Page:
The Good: Generally well-written, Moments of engaging storytelling
The Bad: Largely uninspired and uninspiring, Ends before the personal narrative becomes relevant/juicy, Bogged down in dull details, Lack of compelling voice
The Basics: The Autobiography Of Benjamin Franklin explores the growth of an English colonist into a successful businessman.
This year, I am reading more. I am doing my best to balance my pulp with my literature as I go through my personal library at home and that means reading a lot of new-to-me volumes that have been sitting on the shelf for years. For example, I have had The Autobiography Of Benjamin Franklin on my shelf since college, when I got a copy from a book giveaway the college did each year. It was never required for any class I was in, so my sitting down to read it was all about attempting to enjoy myself and learn something about one of the nation’s forefathers.
Sadly, wrestling through the 197 pages of the actual autobiography quickly turned into a gutwrenching chore and it became very difficult for me to summon the will to actually finish reading the small volume. It also left me with remarkably little to write about the book when I was done.
The Autobiography Of Benjamin Franklin is the story – told mostly in the form of a long rambling letter that was begun in 1771 and was resumed in 1784 and 1788 – of Benjamin Frankin in his own words. Written as a letter, Benjamin Franklin recounts his life in a winding story that includes coworkers, masters, and employees with whom Franklin did business over the course of fifty years. The story follows how Franklin, as a young protégé, became engaged in working a press, then went into business to start his own newspaper and then used that newspaper in the earliest acts of resistance against the British Empire.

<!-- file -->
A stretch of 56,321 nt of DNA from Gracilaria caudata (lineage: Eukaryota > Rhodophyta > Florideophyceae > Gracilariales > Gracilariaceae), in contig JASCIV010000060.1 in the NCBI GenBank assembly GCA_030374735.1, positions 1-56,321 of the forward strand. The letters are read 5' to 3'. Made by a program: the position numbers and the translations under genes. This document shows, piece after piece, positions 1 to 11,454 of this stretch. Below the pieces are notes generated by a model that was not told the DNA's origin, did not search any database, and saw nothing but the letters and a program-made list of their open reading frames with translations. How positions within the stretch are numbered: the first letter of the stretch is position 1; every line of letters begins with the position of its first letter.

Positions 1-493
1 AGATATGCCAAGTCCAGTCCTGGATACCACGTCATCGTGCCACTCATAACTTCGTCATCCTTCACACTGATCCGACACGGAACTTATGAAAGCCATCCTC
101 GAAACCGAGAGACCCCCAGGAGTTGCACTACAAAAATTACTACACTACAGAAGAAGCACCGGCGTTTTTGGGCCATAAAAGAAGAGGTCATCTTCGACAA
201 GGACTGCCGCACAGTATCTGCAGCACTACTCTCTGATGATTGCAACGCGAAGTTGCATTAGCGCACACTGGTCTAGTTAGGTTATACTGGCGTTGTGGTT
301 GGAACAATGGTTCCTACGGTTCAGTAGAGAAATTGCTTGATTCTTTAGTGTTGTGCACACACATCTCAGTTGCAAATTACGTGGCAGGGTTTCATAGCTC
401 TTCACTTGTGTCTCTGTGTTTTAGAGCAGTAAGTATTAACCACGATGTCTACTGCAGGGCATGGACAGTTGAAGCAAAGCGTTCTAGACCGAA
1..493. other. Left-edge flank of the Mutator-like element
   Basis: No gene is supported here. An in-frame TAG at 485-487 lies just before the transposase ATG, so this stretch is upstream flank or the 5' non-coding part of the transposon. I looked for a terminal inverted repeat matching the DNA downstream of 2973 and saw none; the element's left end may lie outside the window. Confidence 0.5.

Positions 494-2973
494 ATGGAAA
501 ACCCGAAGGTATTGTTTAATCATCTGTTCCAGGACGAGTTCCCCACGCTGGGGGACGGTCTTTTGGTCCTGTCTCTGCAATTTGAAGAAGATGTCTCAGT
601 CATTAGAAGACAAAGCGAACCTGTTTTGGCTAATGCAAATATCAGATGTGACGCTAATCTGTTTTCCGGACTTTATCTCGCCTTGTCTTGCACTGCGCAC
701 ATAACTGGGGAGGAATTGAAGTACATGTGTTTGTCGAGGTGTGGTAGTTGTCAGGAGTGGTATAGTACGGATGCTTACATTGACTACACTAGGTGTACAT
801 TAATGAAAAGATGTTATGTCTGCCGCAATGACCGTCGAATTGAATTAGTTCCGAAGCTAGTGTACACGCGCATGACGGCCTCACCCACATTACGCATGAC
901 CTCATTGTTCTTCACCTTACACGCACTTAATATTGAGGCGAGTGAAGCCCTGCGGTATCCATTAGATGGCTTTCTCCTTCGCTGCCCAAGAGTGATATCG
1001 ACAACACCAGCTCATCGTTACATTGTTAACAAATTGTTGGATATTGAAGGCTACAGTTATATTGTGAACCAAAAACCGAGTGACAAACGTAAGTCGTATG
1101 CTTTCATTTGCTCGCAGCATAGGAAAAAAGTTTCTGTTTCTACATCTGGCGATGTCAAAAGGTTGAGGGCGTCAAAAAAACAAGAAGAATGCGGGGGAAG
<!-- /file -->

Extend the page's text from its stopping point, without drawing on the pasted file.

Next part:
Herein are the two main faults with The Autobiography Of Benjamin Franklin: 1. It is so focused on the life of Benjamin Franklin as a businessman that he does not explore much in the way of philosophy and thought and nothing even bordering on emotional attachment to those who are near him, and 2. It ends rather abruptly – Franklin is in the middle of recounting events from 1757 when the narrative ends – long before it gets to any of the interesting things that one might actually wish to learn about one of the key forefathers of the United States Of America. This would be like a presidential memoir including the story of the president’s life up to the decision to run for an elected office (but not the results of said contest, any subsequent political life, nor their actual presidency).
The result is that The Autobiography Of Benjamin Franklin is boring. There is the implication that Franklin spent decent money on prostitutes, but other than that there is nothing eye-opening or even intriguing within the pages. In fact, Franklin spends much of the early book discussing establishing his businesses, with great detail paid to the politics of the time . . . for who else had presses, how they maintained them, and what the effects of competing against them might be. There is a lot of namedropping, but many of the names are historically irrelevant.
Throughout The Autobiography Of Benjamin Franklin, I kept looking for examples of wit, stories that were rich in voice, and anecdotes that spoke to higher ideals. Instead, the closest Franklin provides is a lesson on debate and antiquated notions of the printing business. The Autobiography Of Benjamin Franklin leaves the reader desperate to read something interesting about Franklin written by anyone but Benjamin Franklin; the hyperbole of not wanting to toot his own horn makes his own autobiography virtually unreadable.
For other memoirs or biographies, please visit my reviews of:
Keeping Faith – Jimmy Carter
The Muse Is Always Half-Dressed In New Orleans – Andrei Codrescu
When You Are Engulfed In Flames – David Sedaris
For other book reviews, please check out my Book Review Index Page for an organized listing!
© 2013 W.L. Swarts. May not be reprinted without permission.
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